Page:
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Skeptical and Natural Philosophy

Francis Bacon and the Scientific Revolution

What were the new logic and four types of idols made famous by Francis Bacon’s Novum Organum?

In his New Atlantis (1627), Francis Bacon (1561–1626) described a social organization for scientific research. His Novum Organum (1620) presented a new logic of induction, which would take the place of both Aristotelian logic and a simple collection of facts. The aim was to discover real natural laws or reliable generalizations about aspects of nature

Bacon’s system became famous for the obstacles to acquiring such knowledge, which he described as four kinds of idols. First were idols of the tribe or natural tendencies of thought, such as a search for purposes in nature or reading human desires and needs onto natural things and events. The second were the idols of the cave or the idiosyncrasies and biases of individuals due to their education, social background, association, and the authorities they favored. The third type were idols of the marketplace or meanings of words taken for granted when the words themselves did not stand for anything that existed in reality. And, finally, the idols of the theatre were the influence of theories that had already been widely accepted.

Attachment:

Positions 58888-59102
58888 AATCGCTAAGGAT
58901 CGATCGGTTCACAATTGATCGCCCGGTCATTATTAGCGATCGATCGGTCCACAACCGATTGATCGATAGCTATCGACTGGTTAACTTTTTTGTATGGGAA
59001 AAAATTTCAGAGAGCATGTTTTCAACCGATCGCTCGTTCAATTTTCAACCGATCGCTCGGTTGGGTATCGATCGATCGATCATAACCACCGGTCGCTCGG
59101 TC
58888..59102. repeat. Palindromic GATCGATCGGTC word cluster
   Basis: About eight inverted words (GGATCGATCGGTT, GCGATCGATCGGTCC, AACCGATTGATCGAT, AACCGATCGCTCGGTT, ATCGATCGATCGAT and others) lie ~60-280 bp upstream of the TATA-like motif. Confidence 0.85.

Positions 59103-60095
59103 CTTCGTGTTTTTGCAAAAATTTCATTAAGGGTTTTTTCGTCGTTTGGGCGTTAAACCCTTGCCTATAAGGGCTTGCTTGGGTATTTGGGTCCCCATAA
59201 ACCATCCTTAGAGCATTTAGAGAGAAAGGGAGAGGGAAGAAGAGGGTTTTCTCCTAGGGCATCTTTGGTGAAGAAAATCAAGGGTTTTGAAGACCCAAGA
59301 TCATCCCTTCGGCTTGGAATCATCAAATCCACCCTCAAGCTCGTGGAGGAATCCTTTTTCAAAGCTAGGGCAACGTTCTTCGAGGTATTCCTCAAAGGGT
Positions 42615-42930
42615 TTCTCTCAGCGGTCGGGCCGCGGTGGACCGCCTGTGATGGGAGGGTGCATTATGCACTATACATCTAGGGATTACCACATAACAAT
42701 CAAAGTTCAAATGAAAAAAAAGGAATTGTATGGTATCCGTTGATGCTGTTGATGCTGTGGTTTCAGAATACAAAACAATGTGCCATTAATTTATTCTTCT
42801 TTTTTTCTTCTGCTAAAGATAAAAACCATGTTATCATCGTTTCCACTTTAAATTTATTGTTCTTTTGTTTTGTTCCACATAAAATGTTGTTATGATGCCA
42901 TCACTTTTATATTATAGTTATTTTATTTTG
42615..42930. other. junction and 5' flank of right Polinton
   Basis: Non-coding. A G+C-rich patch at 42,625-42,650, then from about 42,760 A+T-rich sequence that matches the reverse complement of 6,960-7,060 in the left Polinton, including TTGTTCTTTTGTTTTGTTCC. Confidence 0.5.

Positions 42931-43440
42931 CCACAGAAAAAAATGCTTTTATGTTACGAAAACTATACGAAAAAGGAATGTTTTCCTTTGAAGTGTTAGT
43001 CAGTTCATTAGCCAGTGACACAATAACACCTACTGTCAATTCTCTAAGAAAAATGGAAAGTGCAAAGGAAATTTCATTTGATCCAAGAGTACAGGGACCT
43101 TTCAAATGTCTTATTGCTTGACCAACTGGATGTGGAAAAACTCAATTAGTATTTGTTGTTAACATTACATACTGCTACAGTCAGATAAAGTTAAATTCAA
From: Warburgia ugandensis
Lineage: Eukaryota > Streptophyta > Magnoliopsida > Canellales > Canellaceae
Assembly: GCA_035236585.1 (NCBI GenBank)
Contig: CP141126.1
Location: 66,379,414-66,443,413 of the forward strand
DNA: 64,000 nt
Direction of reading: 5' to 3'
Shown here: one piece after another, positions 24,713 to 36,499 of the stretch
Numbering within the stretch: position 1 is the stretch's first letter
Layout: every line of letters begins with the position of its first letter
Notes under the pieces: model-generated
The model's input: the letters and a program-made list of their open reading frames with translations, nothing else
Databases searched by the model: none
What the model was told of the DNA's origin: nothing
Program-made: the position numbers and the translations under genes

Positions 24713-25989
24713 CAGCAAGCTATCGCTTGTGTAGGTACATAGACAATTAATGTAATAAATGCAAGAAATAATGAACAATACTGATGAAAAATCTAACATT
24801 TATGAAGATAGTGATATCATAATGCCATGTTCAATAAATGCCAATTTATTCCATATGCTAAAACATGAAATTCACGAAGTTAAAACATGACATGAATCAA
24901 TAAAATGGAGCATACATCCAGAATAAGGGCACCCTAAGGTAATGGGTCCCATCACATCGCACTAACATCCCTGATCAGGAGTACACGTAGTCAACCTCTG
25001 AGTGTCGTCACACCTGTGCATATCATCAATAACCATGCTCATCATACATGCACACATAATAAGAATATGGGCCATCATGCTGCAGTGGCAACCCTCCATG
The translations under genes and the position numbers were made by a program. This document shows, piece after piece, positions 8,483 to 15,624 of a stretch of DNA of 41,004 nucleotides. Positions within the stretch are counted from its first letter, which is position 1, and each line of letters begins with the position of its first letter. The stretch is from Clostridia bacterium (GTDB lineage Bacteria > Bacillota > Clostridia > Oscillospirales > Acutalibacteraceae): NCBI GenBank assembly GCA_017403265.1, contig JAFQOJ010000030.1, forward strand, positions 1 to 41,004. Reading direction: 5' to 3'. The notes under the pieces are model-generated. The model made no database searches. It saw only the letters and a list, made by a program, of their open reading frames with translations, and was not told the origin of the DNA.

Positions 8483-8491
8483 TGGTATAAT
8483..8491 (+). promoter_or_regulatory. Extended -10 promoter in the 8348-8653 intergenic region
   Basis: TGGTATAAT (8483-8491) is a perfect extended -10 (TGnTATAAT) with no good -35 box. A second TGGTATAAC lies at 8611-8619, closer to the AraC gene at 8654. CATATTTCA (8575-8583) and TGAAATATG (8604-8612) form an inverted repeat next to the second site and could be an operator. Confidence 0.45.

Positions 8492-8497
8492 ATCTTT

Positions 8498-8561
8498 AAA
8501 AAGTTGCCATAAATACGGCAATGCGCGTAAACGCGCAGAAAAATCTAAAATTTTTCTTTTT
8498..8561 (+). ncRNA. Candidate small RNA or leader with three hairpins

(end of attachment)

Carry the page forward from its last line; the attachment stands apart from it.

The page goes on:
Francis Bacon believed that science could greatly improve the human condition (iStock).
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